How to Make Your Bed at Home Feel Like a Five-star Hotel Bed
There’s nothing like falling into a fluffy hotel bed. The sumptuous sheets, heavy comforters, and surplus of pillows make hotel beds so much better than our beds at home.
People spend so much time and money trying to recreate that perfectly blissful feeling of waking up in a five-star hotel bed, but it turns out there are specific tricks the best hotels use to create that one-of-a-kind experience.
Before you waste any more time feeling like Goldilocks, there are several ways you can transform your bed at home to make it feel like you’re sinking into a feather top at the Savoy every night.
Stick to white linens.
You may have noticed the lack of color in most upscale hotels; this gives a room the feeling of newness and cleanliness. “The all-white bed created this halo effect. People thought a room had been renovated, even if it was just the bed that had been changed. It had a huge impact,” Erin Hoover, former vice president of design for Westin and Sheraton, told HuffPost.
Always go with the highest thread count possible.
The higher your thread count, the softer the sheet. Generally speaking, most luxury sheets are made with cotton (usually Egyptian cotton) with a thread count around 300 or more.
Don’t use a fitted sheet.
Check around your hotel bed and you might notice something is missing: elastic. Many hotels use an oversized flat sheet in place of a fitted sheet for the smoothest sleeping surface possible. Here’s a video on how to tuck them properly.
Use a down comforter with a cotton duvet.
Stuffing a duvet is tricky, but once it’s done you’ll wonder how you ever slept without it. A nice, heavy, down comforter (as long as you’re not allergic) with a breathable cotton duvet is one of the many secrets to a perfect hotel-night’s sleep. A duvet that’s a few inches longer on each side adds some extra fluffiness.
More is more when it comes to pillows.
When they said less is more, they were not talking about pillows. The best hotels are normally equipped with two to four down pillows (again, check and see if you have an allergy), about two fiber filled pillows, and perhaps a few decorative ones as well.
Go with a featherbed.
Even if your mattress is firm, you could also use a bit of fluff to lull you into dreamland. Add a feather mattress topper to really mimic the dreamy, fluffy hotel bed feel.
Sleep on a quality mattress.
When it comes to mattresses, you really get what you pay for. Many hotels invest in custom mattresses exclusively made for their hotels. While you may not get the same treatment, investing in the best mattress for your body will make a world of difference in your sleep.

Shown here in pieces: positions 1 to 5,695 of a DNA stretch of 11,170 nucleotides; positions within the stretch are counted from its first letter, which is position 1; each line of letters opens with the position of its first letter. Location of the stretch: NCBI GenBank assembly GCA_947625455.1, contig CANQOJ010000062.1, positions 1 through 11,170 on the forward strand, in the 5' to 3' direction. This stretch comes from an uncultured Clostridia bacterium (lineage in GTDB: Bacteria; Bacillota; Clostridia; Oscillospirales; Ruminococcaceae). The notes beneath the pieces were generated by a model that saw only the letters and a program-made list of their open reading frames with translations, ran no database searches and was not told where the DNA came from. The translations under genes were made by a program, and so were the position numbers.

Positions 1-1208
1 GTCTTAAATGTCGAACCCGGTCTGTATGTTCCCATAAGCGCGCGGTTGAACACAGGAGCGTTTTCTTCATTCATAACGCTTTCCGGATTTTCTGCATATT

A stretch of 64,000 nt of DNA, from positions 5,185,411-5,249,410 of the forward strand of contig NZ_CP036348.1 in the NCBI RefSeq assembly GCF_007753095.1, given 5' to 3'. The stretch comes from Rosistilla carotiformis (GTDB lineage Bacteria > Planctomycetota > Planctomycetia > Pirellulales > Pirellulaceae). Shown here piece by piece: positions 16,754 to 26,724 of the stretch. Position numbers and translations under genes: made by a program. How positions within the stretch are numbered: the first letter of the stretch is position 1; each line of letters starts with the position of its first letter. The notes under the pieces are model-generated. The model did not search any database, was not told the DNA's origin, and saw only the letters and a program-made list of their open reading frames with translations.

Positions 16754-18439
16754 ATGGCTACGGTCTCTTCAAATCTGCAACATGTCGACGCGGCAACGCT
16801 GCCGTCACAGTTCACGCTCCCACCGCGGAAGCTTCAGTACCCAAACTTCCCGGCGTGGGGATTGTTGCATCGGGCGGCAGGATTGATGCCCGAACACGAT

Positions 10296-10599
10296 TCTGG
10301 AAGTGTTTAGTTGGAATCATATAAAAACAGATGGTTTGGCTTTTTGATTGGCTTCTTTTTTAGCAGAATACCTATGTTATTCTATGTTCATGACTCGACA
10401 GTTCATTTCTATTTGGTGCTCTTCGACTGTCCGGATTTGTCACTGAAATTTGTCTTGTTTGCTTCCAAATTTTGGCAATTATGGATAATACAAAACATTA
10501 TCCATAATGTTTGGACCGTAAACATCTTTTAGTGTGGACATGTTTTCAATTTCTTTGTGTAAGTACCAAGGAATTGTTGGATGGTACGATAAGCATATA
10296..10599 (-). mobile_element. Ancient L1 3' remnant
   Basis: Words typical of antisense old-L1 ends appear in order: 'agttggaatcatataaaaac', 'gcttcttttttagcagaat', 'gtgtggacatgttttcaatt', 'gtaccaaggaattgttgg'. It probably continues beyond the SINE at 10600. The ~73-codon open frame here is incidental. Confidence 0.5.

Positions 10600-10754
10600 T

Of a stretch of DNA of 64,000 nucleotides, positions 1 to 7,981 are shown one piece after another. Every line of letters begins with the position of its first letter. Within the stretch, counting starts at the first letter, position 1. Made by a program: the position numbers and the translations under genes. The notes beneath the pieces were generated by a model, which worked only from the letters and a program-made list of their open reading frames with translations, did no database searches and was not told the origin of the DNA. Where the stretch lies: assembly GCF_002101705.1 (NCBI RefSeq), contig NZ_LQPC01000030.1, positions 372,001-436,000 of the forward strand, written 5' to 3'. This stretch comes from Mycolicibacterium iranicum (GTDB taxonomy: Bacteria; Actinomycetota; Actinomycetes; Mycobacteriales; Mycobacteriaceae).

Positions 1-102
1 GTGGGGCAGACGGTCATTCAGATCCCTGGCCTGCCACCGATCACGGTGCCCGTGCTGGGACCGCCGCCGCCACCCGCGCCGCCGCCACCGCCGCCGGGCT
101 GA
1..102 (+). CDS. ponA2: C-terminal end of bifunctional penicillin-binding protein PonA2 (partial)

Warm up your lighting.
The right lighting can help give you the best setting for sleep. Many hotels use lots of lamps and sconces with warm-colored bulbs in a lower wattage to keep the room cozy. This kind of lighting is also great for helping the brain relax at the end of the day so you can snooze through the night.
Treat your feet to a fluffy rug.
Your bed is so much more than your mattress. A fluffy rug to hug your feet as you get out of bed in the morning is like the cherry on top of a good night’s sleep. Not only have you been resting in the best bed imaginable, but your feet get a little extra TLC, too.
Make your bedside table an oasis.
Hotels have mastered the bedside table with all the essentials: a lamp, an alarm clock, maybe a bit of decor. Your bedside table should strike the balance between minimal and maximal, holding your essentials for your nighttime ritual but also looking like a beautiful accent for the room. To do this, take away any clutter you have and keep whatever you might need (your clock, your lamp, a book, etc.). Then, as a final touch, add one more piece that is only for decoration like flowers, a candle, or a small piece of art.
Make going to bed a ritual.
While you may not have access to a hotel turn-down service at home, you can recreate the experience by devising your own bedtime ritual. The best thing for sleep is to unwind at the end of the day by dimming the lights, listening to music, pulling back your sheets, and making your bedtime feel special.